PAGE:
Susan Cummins: Henriette, what is your story? What compelled you to become a jeweler, and what was your path to learning how to do it?
Henriette Schuster: I have known I wanted to be jeweler since the age of six or seven. My grandfather built pianos, and I used to watch him at work when he handmade the keys using ivory, ebony, felt, bone, glue, and shellac. He didn’t say much, but one day he handed me a pair of his working pliers and a piece of wire. It was here that I began making jewelry.
I went against my parents’ wishes by dropping out of my studies in architecture and following the recommendation of Hermann Jünger to take up training in gold- and silversmithing at the renowned Neugablonz Fachschule für Glas und Schmuck (Neugablonz College for Glass and Jewelry). After completing my degree, I was accepted into the Academy of Fine Arts in Munich as one of Otto Künzli’s first students in 1991. I graduated in 2000. Simultaneously, I have worked in my own studio in Munich since 1988.
Henriette Schuster: My training in Neugablonz had provided me with the skills to be a gold- and silversmith. That training is not a requirement but a good basis for further studies at the Academy. Entering the Academy meant leaving behind the safe terrain of the trade, even the jewelry, and facing the adventure of becoming an artist.
Artists are often envied for their freedom to do what they please, to think and work freely, but dealing with this kind of freedom is quite a challenge, and I realized this very quickly. To me, it means: paying attention to every detail; taking work and looking at it from another perspective or from upside down; always starting again, and not giving up but knowing when to give up; and taking time to find your own dialogue with your work, believing in it, and always double-checking. Find and hide. See and be seen. Fear and be brave.
For the past 13 years, I have worked in my small studio where I also have a gallery space. Here, I exhibit the works of other artists, not always jewelry artists. It is here, during the Schmuck fair in Munich, that I am able to reach an international public and to invite colleagues such as Lisa Walker, Karl Fritsch, Helen Britton, David Bielander, Volker Atrops, and most recently Doris Betz.
What leads you to pick the objects you include in your jewelry, such as balloons, cups, and mittens? Have you begun doing more abstracted shapes recently? Why? Does jewelry reflect the nature of the person who made it? Does yours? How?
Henriette Schuster: My work has always had a personal reference. I find metaphors for my memories, experiences, observations, difficulties, hopes, and dreams. I’m interested in the relationship (co-existence) of two elements and the balance they strike, how they move and fit together. I also apply these considerations to abstract geometrical forms. The abstract form allows a more spontaneous and playful way of working. These two themes have been the basis of my work ever since my studies.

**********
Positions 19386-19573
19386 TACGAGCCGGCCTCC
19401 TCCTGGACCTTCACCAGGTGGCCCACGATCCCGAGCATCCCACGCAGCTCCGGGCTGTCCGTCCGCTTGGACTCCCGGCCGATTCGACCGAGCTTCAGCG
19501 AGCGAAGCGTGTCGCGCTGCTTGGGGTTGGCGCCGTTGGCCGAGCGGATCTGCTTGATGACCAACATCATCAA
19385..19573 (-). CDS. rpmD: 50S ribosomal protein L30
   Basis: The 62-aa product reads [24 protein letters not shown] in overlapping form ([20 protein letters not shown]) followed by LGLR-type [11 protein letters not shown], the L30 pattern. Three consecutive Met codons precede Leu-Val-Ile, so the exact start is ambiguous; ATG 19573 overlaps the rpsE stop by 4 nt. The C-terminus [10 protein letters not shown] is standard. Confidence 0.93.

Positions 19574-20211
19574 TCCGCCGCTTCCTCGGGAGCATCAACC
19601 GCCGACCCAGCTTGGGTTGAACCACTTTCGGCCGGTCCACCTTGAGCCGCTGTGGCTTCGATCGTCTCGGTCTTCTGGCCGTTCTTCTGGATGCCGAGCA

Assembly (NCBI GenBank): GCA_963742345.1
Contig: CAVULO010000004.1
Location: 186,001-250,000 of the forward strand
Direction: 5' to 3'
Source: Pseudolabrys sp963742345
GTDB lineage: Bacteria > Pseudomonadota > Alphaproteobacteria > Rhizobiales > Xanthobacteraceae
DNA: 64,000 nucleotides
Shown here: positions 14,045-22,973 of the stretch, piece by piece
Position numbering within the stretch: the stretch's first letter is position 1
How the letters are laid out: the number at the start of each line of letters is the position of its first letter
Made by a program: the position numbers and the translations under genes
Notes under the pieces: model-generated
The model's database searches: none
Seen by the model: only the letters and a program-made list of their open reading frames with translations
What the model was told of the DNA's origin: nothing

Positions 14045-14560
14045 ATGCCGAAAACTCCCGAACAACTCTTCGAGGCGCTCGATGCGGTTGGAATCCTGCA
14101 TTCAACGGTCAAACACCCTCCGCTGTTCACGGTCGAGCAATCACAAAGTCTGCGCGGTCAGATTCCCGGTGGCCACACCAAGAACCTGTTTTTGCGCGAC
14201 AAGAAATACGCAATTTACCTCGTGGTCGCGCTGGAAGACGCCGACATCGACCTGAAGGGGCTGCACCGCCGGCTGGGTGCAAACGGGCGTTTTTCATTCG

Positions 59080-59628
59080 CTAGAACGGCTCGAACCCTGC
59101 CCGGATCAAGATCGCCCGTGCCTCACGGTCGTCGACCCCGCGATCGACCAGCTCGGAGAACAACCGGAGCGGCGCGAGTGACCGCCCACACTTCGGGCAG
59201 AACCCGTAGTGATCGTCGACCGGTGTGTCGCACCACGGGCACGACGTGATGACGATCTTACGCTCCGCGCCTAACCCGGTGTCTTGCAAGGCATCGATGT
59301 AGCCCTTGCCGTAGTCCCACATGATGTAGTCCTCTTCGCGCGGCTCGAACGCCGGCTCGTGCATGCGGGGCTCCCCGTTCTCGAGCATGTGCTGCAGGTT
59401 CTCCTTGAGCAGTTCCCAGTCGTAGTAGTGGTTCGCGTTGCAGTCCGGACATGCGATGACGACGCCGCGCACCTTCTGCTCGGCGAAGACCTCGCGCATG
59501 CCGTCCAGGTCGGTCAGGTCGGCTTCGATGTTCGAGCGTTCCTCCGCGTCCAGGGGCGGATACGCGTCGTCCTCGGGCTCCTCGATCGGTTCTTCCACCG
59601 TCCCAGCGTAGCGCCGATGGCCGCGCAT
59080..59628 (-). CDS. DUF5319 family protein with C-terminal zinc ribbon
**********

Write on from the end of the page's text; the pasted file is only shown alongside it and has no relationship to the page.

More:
Your jewelry is almost invisible. These days, the big and ambitious seems to steal the limelight, so why do you persist in doing things that don’t draw attention?
Henriette Schuster: When I hear this question, I remember that as a child I used to play the piano in the basement, hoping that someone would hear me….
Almost Invisible is what I called my drawings, and Katie Scott suggested that this should be the title of my exhibition at Gallery Funaki. I look upon the large stage from a distance, and at times I’m jealous, but it drives me crazy and exhausts me to take part in a big performance. And I can wait. I love working on my own. This is probably not a wise career choice, and some people even think I’m arrogant. But I feel nervous when people from all over the world who know my work come to visit. Last year, a visitor commented, “I love your work. It’s so humble.” This really touched me.
Can you recommend something you are reading or that you have seen recently?
Henriette Schuster: Fair Wind – Notes of a Traveller by Bernadette Weigel from this year. It is a poetic diary of her journey from Vienna to Kazakhstan using a Super 8 camera. Finding Violet Park by Jenny Valentine is a journey of self-discovery of a 16-year-old boy.